Obviously, we care deeply about the state of our friends’ health. If someone is going through a rough patch health-wise or has a chronic condition that warrants attention, we want to be kept up to date and be supportive. Unfortunately, we’ve reached that age we’ve all dreaded and made fun of when we were younger. It’s far too easy to let matters of health dominate conversations. A friend’s comment the other day brought this home in a way that got my attention and I decided it was time to address the issue.
My friend mentioned that she spent some time recently with a group of fellow boomers and all they talked about was their aches and pains, their blood pressure, their cholesterol levels, and their endless doctors’ appointments. She tried to change the subject and get them to switch to lighter, more interesting topics but they kept coming back to their health problems. While we’re not unsympathetic—it’s important to share necessary and important information about the state of our health—not everyone in the room is as concerned about our bowels, our bunions, and our blood pressure as we are.
The last two years have been challenging for everyone. Surgeries are being postponed or cancelled. It could take months to get an appointment and heaven forbid we need to go to the hospital for any reason when non-vaccinated people are occupying valuable hospital beds. Health and wellness are the major topics of conversation these days and just at a time when we need to be focused on more positive and optimistic events in our lives.
Compounding the problem of depressing health talk is the fact that most of us have done very little to nothing of interest while we’ve been isolating or lying low for nearly two years now. I can relate to this personally as it’s been hard coming up with blogging topics when I go nowhere and do nothing but grocery shop these days.
It’s not an insurmountable problem though. I hope we’re still reading good books, watching great movies on Netflix or our streaming services, creating new artwork, cooking new recipes, or gathering outside with neighbours for happy hour as often as possible. These activities must involve some funny stories or shareable experiences. Even our hair disasters and coping strategies could generate some interesting conversation not related to our digestive problems.
I happen to love British comedy and British mystery stories, and I’m always open to talk about my various addictions like ice cream and British television. Right or wrong, I’m always up for a rousing discussion about politics which is usually verboten—unless it concerns Trump in which case my blood pressure and stress levels can’t take it. Sorry, that one just slipped out. And, to be completely honest, only if your opinions are the same as mine because I don’t like confrontation.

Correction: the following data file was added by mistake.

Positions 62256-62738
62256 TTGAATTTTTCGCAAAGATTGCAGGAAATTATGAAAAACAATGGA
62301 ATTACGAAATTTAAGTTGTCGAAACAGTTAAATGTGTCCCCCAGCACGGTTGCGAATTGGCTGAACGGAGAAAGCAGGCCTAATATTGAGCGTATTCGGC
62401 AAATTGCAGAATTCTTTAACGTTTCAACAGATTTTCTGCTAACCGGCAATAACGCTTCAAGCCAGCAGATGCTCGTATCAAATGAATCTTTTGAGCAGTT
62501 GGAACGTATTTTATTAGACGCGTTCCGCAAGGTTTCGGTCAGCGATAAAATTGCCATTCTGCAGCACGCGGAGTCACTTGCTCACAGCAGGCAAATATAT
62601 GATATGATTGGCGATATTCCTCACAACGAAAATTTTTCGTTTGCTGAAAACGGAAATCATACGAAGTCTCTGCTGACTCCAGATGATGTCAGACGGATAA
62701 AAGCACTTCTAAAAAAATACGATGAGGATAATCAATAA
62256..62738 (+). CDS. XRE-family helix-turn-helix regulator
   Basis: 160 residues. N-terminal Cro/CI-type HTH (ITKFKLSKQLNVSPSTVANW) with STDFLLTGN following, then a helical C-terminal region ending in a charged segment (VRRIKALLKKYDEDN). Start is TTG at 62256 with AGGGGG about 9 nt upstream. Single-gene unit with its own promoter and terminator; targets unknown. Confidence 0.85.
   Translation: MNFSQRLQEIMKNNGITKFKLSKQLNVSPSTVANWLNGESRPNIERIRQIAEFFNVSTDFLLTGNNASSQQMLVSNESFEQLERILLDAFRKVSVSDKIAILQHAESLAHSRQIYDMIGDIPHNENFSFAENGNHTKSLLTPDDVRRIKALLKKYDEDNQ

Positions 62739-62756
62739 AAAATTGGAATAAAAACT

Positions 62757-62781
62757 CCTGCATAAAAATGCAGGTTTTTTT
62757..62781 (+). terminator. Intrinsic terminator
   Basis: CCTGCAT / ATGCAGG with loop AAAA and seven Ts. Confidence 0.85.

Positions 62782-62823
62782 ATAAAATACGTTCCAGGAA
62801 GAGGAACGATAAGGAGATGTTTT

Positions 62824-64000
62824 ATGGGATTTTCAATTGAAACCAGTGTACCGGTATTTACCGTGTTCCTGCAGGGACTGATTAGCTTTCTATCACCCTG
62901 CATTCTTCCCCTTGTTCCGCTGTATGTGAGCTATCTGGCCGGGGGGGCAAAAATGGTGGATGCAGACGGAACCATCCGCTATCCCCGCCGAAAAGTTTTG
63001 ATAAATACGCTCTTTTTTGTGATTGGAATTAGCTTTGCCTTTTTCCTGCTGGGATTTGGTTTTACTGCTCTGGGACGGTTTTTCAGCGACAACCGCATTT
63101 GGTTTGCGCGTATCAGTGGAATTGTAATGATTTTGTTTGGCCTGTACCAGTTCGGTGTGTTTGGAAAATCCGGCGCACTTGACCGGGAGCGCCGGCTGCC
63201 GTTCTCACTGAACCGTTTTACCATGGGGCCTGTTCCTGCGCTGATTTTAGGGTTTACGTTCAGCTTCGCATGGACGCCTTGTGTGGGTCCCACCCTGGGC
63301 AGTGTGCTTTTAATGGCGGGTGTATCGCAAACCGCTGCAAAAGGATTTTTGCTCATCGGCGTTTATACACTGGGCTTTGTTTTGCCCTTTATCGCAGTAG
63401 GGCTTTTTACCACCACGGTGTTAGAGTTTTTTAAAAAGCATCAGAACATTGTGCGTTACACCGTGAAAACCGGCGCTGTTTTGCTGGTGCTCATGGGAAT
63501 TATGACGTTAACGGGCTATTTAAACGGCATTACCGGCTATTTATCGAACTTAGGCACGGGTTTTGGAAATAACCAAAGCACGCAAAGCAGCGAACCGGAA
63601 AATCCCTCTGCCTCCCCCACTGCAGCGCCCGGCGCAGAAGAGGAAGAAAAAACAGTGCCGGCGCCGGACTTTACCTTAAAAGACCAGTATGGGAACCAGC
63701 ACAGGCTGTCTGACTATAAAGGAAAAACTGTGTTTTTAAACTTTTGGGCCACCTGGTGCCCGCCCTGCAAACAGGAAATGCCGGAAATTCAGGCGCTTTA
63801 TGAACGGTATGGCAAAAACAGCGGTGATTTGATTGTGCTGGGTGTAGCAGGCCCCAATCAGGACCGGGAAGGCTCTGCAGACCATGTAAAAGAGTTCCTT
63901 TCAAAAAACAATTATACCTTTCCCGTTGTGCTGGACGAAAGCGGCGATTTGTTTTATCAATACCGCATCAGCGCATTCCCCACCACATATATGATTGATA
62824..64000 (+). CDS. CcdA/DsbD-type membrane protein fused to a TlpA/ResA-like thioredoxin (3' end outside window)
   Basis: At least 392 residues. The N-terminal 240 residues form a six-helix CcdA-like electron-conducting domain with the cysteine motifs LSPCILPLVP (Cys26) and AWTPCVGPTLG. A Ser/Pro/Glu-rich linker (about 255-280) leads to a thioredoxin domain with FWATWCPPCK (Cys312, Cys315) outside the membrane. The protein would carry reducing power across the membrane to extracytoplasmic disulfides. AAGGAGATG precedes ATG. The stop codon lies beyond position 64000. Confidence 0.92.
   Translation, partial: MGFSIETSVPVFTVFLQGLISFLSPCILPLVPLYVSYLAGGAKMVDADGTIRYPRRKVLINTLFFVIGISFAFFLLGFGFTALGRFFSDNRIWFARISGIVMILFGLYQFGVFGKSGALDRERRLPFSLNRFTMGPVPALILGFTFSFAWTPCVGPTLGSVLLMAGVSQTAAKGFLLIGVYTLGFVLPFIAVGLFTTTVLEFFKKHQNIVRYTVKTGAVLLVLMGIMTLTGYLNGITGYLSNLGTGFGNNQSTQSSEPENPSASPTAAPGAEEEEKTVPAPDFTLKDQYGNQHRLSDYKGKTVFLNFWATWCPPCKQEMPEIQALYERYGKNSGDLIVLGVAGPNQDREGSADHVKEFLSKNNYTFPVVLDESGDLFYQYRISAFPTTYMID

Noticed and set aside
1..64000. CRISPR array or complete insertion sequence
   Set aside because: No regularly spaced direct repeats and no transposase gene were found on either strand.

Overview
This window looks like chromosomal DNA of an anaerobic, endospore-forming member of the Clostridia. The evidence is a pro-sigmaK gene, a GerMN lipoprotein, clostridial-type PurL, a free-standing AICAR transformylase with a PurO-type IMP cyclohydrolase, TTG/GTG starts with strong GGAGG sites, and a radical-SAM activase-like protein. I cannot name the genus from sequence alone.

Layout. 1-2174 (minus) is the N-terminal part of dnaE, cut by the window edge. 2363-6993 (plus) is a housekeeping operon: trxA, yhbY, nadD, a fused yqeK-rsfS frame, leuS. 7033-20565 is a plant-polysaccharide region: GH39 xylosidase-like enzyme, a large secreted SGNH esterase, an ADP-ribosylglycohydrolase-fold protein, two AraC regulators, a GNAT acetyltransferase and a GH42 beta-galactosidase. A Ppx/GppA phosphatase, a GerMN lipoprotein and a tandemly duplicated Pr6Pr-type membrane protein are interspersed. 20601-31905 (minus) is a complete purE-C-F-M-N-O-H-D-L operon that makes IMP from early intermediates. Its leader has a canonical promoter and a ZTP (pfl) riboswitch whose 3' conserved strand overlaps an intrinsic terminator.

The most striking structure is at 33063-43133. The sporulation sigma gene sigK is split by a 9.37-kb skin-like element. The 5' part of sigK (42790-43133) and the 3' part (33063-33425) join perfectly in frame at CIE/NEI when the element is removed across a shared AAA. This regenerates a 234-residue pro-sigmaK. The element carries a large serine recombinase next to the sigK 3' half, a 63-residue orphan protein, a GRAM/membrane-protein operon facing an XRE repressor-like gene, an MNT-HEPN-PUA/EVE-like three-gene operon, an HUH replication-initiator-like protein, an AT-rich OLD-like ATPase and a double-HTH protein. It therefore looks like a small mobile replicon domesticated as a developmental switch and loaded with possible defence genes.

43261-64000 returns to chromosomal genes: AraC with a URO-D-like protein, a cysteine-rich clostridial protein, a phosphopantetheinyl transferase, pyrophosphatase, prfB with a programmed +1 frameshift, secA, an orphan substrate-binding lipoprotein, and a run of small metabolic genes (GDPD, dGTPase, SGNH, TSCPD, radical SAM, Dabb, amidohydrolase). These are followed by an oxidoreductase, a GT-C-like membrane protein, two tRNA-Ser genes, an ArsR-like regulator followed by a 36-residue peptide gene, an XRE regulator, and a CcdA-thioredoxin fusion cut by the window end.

Here are a few suggestions for some fun television you might want to check out that will make you laugh and take your mind off your acid reflux and COVID weight gain:
- Baroness von sketch – four Canadian women in hilarious sketch comedy scenarios.
- Fleabag – British 2-season series with Phoebe Waller-Bridge.
- Catastrophe – another British series about a Canadian businessman who gets a British school teacher knocked up.
- After Life – thought-provoking series by Ricky Gervais.
- The movie Death at a Funeral is hilarious, but only watch the British version, NOT the American re-do.
- Stath Lets Flats – another Britcom about a hapless real estate agent who tries hard and always fails.
- The Graham Norton Show is a British talk show that is guaranteed to put you in a good mood.
- Two Days in Paris – French woman and American man stop in Paris for two days to visit her parents. Cultural differences abound.
There are endless funny sitcoms and other shows you can watch: SNL, late-night talk shows, re-runs of The Big Bang Theory, or Everybody Loves Raymond. If you happen to love reading as much as I do, check out all my book reviews in the Books section of the menu at the top of the page. I never stick with a book I don’t love so all my reviews are about books I thoroughly enjoyed and likely to appeal to baby boomers.
Writers are encouraged to be creative by “prompts”, words or topics picked at random to generate the flow of new ideas, thought processes and words. We can do the same for generating interesting conversation by playing that familiar old game of What’s your favourite dessert? Best vacation ever? Favourite movie and why? Best lover? The possibilities are endless.
Let’s try to keep our discussions and conversations uplifting and positive. For those of us who keep a Gratitude Journal, we are constantly reminded that there are so many people and experiences in our lives worth celebrating and enjoying, particularly now when our American friends celebrate Thanksgiving. Surround yourself with positivity and happiness and do not let negativity suck the energy out of you. Do what makes you feel good. Ice cream does it for me. The details of your latest digestive problems do not. So, if you want to know how I’m doing, “I’m great!”. What have you been doing to celebrate life lately?